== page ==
What is the legal definition of discrimination?

Discrimination in the workplace | Robertsons Solicitors | Cardiff | Barry | Employment Solicitor

Defining Discrimination at work, and how it may affect termination

All employers should be fully aware of the law regarding discrimination at work and take steps to ensure that every employee is comfortable enough to complete their duties without ever feeling victimised, bullied or harassed.

At the same time, should they have to terminate employment, they need to ensure that they do not make any discriminatory mistakes in doing so.  As an employer, what do you need to know about discrimination, the law and potential repercussions?

What is the definition of discrimination at work?

The Oxford dictionary describes discrimination as “the unjust prejudicial treatment of different categories of people, especially on the grounds of race, age, sex or disability.” It is illegal to discriminate within the workplace, and the Employment Rights Act of 1986 provides workers throughout the country with specific rights while working for a business.

What types of discrimination at work are there?

The Equality Act of 2010 identifies that discrimination can come in many different forms;  these including:

Direct discrimination. This is where somebody is directly treated unfairly or less favourably due to a protected characteristic. These characteristics are defined as age, disability, gender reassignment, marriage and civil partnership, pregnancy and maternity, race, religion or belief, sex and sexual orientation.

Indirect discrimination. This is where a provision, criterion or practice is adopted by the business that discriminates against a group of people with a protected characteristic. For example, an employer may fire somebody because they could not attend a hearing on a certain day. However, that day was a religious holiday for the individual, and as such, they were unable to attend.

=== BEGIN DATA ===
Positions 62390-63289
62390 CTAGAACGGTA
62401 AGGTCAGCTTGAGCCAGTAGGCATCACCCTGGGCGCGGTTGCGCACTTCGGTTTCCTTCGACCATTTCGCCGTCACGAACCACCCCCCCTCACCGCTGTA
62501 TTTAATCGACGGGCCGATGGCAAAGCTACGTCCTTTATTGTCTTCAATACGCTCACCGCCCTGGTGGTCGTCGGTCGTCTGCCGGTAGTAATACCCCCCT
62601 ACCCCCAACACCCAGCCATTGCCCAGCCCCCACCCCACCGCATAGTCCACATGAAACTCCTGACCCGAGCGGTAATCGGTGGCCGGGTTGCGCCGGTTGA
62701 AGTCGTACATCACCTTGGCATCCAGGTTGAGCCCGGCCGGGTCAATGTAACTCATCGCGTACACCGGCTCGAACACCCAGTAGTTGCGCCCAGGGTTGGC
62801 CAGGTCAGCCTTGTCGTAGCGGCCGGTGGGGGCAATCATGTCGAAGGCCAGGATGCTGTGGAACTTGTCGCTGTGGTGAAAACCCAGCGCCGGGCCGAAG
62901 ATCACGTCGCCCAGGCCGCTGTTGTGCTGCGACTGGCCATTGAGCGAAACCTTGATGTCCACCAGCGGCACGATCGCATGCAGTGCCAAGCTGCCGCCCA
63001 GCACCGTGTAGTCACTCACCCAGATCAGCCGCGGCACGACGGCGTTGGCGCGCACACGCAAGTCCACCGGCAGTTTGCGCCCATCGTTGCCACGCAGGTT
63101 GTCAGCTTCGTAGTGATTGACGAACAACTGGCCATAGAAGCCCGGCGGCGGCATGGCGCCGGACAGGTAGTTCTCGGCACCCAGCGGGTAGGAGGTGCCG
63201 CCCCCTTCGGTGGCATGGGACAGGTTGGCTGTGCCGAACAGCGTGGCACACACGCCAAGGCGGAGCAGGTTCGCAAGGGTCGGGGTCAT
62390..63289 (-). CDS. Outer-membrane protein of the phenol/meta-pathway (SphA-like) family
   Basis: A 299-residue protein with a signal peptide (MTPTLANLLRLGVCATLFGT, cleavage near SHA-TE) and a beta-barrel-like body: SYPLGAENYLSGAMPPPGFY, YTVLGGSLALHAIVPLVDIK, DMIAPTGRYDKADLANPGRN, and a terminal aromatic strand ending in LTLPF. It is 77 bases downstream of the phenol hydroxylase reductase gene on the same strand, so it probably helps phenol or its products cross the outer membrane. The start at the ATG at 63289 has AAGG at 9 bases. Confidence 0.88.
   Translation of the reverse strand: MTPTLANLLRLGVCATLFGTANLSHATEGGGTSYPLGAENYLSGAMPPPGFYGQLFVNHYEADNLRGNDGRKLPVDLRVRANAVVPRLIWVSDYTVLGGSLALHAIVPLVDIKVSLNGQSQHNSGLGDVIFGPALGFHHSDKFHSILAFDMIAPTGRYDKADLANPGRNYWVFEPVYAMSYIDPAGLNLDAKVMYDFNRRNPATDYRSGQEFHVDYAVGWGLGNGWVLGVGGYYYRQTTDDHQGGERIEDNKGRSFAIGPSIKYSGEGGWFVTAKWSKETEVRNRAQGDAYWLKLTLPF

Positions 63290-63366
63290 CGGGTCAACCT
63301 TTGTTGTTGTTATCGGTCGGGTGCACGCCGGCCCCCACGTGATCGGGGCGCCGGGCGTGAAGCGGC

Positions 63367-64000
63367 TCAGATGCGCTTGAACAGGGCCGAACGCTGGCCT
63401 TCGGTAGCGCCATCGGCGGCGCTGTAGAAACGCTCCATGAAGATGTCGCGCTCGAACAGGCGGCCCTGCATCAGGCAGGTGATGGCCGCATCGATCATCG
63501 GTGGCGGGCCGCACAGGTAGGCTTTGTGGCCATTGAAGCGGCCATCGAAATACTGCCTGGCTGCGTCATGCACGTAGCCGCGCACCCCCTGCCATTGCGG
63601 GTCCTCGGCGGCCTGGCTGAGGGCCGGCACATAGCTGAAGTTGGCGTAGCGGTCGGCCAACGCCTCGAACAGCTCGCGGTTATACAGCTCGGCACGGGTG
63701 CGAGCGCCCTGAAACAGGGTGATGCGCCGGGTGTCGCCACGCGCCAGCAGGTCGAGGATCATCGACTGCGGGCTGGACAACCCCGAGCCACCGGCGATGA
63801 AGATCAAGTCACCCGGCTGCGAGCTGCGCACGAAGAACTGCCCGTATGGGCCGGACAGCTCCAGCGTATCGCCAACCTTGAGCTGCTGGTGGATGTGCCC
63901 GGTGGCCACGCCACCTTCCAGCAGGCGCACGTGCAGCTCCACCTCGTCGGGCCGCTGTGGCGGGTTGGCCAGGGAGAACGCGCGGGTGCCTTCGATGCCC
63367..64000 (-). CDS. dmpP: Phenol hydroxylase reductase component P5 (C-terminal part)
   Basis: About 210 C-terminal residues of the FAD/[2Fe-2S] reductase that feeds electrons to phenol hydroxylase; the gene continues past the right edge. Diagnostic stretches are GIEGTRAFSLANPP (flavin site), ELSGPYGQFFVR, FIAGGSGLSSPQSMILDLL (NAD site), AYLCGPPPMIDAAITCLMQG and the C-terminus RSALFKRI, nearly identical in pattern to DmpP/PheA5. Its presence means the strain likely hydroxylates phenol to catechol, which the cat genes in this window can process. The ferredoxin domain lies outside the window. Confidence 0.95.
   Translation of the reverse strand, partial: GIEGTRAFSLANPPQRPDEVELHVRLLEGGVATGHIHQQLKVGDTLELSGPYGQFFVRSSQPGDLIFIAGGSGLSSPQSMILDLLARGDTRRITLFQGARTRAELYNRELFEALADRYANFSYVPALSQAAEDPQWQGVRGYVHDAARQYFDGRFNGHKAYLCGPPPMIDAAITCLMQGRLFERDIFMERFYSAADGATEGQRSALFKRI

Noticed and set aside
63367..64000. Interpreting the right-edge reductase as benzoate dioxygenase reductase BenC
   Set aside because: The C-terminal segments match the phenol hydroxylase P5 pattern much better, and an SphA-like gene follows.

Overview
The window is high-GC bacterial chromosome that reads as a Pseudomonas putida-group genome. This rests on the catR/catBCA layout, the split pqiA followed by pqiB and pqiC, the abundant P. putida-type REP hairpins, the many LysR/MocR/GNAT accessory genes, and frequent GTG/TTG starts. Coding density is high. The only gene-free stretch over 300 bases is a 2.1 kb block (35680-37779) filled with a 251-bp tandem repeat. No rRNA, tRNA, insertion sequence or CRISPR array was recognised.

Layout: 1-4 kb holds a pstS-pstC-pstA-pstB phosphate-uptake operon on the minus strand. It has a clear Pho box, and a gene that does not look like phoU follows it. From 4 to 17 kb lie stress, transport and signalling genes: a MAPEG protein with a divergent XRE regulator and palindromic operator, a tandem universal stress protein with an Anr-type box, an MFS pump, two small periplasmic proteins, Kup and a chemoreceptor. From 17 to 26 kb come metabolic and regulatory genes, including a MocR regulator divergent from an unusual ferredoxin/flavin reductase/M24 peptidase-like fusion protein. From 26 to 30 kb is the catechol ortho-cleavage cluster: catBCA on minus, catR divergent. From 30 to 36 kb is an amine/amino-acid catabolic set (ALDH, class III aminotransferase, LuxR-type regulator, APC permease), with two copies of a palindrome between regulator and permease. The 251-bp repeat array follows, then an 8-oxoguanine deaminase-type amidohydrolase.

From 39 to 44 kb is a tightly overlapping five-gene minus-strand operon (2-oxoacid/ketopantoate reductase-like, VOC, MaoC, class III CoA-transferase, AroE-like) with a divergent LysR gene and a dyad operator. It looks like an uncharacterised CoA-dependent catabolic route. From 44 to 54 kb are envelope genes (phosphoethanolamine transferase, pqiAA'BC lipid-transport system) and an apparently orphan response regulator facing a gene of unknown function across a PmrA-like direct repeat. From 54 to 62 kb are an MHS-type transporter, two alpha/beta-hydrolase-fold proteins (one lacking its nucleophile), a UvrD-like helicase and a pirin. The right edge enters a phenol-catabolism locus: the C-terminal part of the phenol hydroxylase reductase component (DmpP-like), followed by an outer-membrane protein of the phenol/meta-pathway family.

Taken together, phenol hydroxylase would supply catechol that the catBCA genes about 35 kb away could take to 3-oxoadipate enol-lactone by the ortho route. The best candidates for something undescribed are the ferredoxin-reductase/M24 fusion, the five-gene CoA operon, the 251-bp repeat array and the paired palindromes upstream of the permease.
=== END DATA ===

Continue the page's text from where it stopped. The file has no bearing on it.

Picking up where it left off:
Associated discrimination. This is where the person is discriminated against because someone they are associated with has a protected characteristic. For example, they may determine that an employee would not be available for a promotion because they assumed that they had to care for somebody with a disability.

Discrimination by perception. In this case, the person may be discriminated against due to an incorrect assumption or belief. For example, the employer may assume that an employee had a disability that would prevent them from performing their duties when, in reality, they did not.

Discrimination through redundancy and termination

Under the Equality Act, all employers must ensure that redundancy selections are always fair and never determined by relationships, age or other potentially discriminatory reasons. When making someone redundant, employers must also be very careful to ensure that, it is done with due cause and that there can be no claim for discrimination made by the individual in question.

Potential compentation in discrimination cases

If an employee brings a case against an ex-employer for unfair dismissal due to discrimination, the case could go to an employment tribunal. In 2019/20, the maximum award in an age discrimination claim was more than £240,000, so for everyone involved, the stakes are high.

Education staff and managers about discrimination at work

Employers must ensure that all managers and supervisors understand the rules related to workplace discrimination and that they take particular care when terminating staff contracts. 

Employment law changes regularly and it’s essential that employers and managers are up-to-date.  Our employment law team is available to provide advice, and for our retained HR clients, will update staff handbooks, policies and procedures in line with any changes.  The team can be contacted via law@robsols.co.uk

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